Take refuge

Rumour has it that our world’s industrialised countries have perhaps not been under so much pressure to take action on confronting the ever growing dilemma of refugees as they are today.

Back in the day there were waves of people attempting to flee Southeast Asia after the Vietnam War. Nowadays, we’re facing thousands of people trying to cross the Mediterranean in search of a breath of hope as a repercussion of the war in Syria.

Indeed, we’re talking about refugees and what is being referred to as the worst global refugee crisis in decades.

We’re all accountable for sharing the burden of helping our neighbour, of taking people in and lending a hand; yet the calls for industrialised countries to shelter some 130,000 Syrian refugees seems to be falling on deaf ears, and if not, processes to make any effort in that direction seem to be near impossible, not because of the technicalities of hosting ‘more’ people within a country but because of fear that terrorists may sneak in along with the refugees.
Is there then a correlation with the identity of these displaced people? I have to wonder if there would be a different approach, should we be referring to, let’s say, Belgian refugees?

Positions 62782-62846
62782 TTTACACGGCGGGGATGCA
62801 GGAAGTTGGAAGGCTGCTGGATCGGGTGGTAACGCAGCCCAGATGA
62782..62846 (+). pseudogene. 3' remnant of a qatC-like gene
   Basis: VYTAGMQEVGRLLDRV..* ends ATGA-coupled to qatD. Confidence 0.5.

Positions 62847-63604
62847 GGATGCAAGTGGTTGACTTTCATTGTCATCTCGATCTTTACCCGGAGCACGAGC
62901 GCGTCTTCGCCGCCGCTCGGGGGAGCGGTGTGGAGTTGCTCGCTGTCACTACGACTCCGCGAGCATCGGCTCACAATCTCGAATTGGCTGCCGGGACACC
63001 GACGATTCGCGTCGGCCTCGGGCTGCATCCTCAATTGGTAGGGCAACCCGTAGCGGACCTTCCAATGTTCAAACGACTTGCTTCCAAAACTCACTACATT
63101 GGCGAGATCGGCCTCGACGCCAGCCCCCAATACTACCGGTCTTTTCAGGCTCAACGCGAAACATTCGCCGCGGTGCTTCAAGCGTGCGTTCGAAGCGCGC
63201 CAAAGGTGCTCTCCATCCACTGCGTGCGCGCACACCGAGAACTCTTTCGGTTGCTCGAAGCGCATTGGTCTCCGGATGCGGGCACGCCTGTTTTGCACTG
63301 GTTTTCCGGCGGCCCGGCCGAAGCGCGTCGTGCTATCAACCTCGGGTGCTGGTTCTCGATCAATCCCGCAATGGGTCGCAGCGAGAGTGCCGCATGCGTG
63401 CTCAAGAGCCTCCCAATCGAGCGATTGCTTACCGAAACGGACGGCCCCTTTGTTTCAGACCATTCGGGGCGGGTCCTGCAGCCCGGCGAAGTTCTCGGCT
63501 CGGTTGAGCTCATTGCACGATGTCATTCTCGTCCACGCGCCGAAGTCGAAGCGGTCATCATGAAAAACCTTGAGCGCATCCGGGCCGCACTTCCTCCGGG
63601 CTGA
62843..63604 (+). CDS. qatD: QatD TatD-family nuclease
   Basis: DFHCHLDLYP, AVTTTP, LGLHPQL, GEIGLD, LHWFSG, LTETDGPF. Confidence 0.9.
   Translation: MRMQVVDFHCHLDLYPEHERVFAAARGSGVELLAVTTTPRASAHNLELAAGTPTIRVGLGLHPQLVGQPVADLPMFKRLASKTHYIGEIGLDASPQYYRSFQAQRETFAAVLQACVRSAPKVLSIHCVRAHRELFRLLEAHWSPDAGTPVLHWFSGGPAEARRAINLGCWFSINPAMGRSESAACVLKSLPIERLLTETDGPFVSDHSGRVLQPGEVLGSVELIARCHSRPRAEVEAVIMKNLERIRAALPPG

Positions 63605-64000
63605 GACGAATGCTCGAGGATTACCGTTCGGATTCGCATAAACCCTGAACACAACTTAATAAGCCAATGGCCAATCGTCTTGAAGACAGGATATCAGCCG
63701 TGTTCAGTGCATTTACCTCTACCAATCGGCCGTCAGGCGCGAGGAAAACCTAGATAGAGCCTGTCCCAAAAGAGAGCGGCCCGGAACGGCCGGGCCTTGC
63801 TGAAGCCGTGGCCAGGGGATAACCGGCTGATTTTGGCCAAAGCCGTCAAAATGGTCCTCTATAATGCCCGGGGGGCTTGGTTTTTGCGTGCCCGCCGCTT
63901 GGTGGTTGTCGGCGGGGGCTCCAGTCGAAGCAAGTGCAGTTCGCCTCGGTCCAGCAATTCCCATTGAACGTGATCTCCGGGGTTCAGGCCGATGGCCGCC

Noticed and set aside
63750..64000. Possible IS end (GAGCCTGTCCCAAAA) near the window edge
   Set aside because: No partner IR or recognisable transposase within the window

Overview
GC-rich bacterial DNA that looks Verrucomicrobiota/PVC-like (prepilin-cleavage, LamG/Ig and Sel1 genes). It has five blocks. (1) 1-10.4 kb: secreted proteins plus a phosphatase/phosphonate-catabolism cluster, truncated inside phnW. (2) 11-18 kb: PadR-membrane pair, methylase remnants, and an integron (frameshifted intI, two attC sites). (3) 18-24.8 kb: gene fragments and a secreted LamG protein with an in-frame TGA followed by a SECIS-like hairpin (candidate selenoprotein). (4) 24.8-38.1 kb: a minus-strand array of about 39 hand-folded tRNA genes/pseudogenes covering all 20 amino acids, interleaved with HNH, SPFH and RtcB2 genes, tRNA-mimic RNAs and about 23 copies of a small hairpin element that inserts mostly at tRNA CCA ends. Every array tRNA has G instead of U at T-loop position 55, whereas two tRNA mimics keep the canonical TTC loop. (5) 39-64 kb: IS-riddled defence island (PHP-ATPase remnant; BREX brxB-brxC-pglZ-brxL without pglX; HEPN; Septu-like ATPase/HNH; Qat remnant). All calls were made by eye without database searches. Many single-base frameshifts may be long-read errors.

Having just returned from Istanbul I might be biased as to what it really is to face the identities and future of peoples who admittedly come from an entirely different world than ours. There, the obvious coming together of east and west proves that there is a way of living in unity, with the more fortunate, and the less, without assuming that there is any place in the world that doesn’t have its issues.

Alarm bells are ringing. The 50 or so children that died on a boat that capsised off Libya on Sunday is another indication of this and also proves that matters are getting worse. I have this eerie feeling that the borders we’re creating around our ‘industrialised’ nations are precisely ‘industrial’.

If I really belong to a factory of bureaucrats who can’t find a balance between being human and taking care of their own at the same time, then the factory I belong to should perhaps be classed as a new, upcoming camp of refugees; a camp of refugees who will flee the establishment and seek another utopia.

*** Published in the Cyprus Weekly

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